Italian Prime Minister Silvio Berlusconi has not asked for a bailout – yet. But Italian bond yields have surged above 6 percent, which is just a bit lower than the levels that sent Greece to a bailout.
Raoul Ruparel, an economist with the independent think tank Open Europe, says it is highly unlikely that Italy will ask for or receive a bailout package, since the EU’s current anti-crisis mechanisms are not constructed to deal with such a large economy.
“I don’t think the bailout will be forthcoming in the near future, simply because Italy is far too large to be bailed out by the current mechanisms in place in the euro zone,” he said. “If you look at the size of the euro zone financial stability facility, it tops 440 billion [euros]. The current debt mark for Italy alone is 1.6 trillion euros.”
Ruparel believes that once the bond market turns against the Italy’s economy – which it looks set to do – it will only be a matter of time before the debt becomes unsustainable.
“I think that Italy can survive rising borrowing costs for the short term, maybe six months to a year, given the size of its economy,” he predicted. “But in the long term, it will make its debt unsustainable. And more importantly, it will undo the savings that it is making with its new austerity budget.”
Ruparel says that most of the fear about the situation in Italy comes from the general European experience, and particularly from problems with Greece, Portugal and Ireland.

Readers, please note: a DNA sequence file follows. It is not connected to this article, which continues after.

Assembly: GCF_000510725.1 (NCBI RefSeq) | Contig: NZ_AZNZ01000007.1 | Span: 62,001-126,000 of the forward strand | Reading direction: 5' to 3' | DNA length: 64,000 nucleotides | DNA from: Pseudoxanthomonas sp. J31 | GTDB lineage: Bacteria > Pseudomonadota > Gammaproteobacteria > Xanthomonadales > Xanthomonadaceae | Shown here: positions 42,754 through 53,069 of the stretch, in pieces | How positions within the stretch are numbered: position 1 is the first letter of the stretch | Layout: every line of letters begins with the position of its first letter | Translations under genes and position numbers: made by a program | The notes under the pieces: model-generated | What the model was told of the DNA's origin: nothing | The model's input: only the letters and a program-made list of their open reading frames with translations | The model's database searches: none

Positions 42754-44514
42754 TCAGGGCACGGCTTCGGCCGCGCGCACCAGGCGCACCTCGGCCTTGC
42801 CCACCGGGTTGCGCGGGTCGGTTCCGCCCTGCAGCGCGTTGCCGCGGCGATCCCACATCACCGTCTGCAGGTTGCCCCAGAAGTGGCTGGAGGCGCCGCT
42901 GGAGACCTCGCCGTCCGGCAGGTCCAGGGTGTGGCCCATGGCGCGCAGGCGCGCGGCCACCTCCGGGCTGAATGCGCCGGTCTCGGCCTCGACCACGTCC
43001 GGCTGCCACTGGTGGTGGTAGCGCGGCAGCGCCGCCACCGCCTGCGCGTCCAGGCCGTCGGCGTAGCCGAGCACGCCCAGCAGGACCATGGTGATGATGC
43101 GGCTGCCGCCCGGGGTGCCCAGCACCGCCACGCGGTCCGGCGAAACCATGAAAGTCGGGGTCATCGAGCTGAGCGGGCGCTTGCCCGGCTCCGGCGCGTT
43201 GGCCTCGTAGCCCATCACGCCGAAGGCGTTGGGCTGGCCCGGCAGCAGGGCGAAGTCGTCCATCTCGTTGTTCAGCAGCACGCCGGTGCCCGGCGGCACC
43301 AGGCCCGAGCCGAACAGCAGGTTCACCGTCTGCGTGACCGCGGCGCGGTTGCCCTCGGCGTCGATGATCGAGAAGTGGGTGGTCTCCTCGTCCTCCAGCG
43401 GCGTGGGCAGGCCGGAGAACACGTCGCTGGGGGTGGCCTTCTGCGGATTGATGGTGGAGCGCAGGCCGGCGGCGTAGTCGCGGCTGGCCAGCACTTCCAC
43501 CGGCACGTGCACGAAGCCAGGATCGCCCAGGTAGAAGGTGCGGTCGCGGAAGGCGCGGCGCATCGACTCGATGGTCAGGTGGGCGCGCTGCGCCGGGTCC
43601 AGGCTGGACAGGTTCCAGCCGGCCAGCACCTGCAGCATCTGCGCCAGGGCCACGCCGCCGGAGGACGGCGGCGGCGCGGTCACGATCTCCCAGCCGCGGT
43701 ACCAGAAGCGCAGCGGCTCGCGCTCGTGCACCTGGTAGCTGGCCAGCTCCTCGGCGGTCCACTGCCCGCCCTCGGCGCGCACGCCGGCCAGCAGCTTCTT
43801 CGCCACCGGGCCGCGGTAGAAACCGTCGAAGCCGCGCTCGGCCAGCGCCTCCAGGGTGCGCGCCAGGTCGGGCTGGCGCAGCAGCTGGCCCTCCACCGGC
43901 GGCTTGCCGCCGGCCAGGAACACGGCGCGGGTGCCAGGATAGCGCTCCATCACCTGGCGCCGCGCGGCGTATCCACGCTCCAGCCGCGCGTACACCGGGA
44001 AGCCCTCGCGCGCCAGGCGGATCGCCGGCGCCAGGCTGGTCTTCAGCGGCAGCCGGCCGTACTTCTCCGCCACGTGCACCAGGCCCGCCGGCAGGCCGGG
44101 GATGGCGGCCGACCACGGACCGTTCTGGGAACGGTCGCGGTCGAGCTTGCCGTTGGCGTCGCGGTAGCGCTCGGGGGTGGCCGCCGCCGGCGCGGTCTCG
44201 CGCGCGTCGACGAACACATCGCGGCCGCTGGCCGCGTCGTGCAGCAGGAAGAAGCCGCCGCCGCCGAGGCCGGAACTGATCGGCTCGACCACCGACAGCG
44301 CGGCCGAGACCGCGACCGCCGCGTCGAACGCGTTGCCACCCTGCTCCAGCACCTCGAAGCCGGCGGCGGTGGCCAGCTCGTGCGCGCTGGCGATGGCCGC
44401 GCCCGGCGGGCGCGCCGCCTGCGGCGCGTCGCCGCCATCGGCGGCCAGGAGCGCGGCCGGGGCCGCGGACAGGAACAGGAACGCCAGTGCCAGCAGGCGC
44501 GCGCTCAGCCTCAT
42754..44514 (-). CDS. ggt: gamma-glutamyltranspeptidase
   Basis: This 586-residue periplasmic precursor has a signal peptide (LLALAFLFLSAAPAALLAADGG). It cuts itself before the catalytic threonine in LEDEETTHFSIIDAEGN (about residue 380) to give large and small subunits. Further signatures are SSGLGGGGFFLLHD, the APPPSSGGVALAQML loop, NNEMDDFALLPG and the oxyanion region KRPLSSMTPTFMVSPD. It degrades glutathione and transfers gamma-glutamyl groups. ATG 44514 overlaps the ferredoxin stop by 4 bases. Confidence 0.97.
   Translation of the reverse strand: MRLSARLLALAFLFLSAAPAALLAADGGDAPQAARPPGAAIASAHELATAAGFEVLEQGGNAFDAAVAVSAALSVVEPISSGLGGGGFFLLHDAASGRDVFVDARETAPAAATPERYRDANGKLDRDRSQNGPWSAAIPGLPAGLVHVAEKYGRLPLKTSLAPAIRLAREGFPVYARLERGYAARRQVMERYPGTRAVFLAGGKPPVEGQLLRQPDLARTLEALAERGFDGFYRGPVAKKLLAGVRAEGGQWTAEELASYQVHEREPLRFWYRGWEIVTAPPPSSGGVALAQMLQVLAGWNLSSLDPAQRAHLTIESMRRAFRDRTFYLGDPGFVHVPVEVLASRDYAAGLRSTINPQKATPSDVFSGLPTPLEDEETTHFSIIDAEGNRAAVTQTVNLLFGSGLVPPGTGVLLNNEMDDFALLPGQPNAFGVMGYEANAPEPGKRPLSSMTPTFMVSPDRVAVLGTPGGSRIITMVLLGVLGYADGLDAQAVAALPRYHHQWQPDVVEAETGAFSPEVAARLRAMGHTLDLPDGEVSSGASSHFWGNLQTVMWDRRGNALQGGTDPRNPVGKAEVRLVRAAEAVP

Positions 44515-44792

“It really comes down to finding a long-term solution to the rest of the euro zone crisis, which will involve some debt restructuring, because there is no other way to return these countries to sovereignty and then some really strong reforms to enhance their competitiveness,” he said.
The analyst, meanwhile, says Spain is now facing even bigger difficulties than the sinking Italy.
“Unfortunately we have a race to the bottom here, with who gets there fast to some extent,” he declared. “Spain does have very large borrowing costs as well, and a large amount of refinancing coming up over the next year. And the borrowing costs are increasing slightly quicker than in Italy. The biggest problem with Spain is that it also has a significantly undercapitalized and underwhelming banking sector to some extent at the moment. But also it has bigger internal problems.”
Meanwhile, Deutsche Bank has reduced its Italian bond holdings, cutting its exposure in the country by 88 percent in the first half of 2011.
Economics journalist Daniel Knowles from the UK’s Telegraph.co.uk believes there is no space in the euro zone for two divergent economies like those in Germany and Italy, and says that Germany should eventually leave the euro in order to solve European crisis.
“I think the problem is, in the long run, that it is just impossible to have an economy like Italy and an economy like Germany in the same monetary system,” he said. “It is a vice on Italy, while creating inflation in Germany. And it’s very difficult for countries and the debtors to leave the euro. It will take several years, I think, but it would be possible for Germany to leave the euro potentially in a way that would not destroy everything, in quite a sense that Italy leaving euro would.”